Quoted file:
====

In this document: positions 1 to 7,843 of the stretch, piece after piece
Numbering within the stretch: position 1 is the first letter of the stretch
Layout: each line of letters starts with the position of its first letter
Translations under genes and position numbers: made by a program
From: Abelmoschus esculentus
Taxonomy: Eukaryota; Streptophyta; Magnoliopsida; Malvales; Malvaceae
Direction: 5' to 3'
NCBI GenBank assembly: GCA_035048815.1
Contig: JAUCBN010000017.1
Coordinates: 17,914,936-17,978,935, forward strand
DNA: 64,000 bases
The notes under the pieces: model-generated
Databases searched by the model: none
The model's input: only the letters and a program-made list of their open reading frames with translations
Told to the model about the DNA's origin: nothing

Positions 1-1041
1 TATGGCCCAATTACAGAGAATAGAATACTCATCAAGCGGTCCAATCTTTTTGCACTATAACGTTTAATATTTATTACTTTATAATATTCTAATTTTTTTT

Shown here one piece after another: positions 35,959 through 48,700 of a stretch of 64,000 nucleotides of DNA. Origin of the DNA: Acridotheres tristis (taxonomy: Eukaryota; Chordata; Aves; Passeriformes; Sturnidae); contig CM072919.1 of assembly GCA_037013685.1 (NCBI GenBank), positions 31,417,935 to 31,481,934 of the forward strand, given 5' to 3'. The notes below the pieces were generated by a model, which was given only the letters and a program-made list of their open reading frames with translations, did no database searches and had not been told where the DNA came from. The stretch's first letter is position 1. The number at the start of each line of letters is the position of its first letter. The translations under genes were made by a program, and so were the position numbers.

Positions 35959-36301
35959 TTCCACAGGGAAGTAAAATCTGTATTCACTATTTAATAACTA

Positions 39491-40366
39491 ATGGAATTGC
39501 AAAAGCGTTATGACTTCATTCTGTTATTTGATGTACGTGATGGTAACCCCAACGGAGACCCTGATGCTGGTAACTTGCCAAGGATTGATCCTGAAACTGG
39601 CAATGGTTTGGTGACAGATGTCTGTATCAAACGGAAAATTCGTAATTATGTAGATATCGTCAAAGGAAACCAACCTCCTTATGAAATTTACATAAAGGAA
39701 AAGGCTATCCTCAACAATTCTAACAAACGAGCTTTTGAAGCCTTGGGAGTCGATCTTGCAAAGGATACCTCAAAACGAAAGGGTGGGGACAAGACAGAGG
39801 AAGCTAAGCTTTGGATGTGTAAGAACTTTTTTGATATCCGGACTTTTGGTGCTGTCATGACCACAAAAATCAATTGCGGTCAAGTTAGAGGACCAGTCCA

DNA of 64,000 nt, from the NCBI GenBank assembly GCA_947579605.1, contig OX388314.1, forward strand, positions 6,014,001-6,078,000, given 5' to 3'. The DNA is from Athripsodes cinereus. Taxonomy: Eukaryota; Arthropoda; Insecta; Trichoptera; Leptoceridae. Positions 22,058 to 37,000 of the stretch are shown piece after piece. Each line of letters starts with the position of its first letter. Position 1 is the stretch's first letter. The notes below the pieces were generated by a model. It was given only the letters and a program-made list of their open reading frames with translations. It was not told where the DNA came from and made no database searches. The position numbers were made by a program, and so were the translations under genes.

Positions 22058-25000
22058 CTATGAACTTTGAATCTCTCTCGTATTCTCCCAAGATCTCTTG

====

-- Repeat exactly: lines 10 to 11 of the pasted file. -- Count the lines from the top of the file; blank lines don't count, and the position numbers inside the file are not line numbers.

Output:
Coordinates: 17,914,936-17,978,935, forward strand
DNA: 64,000 bases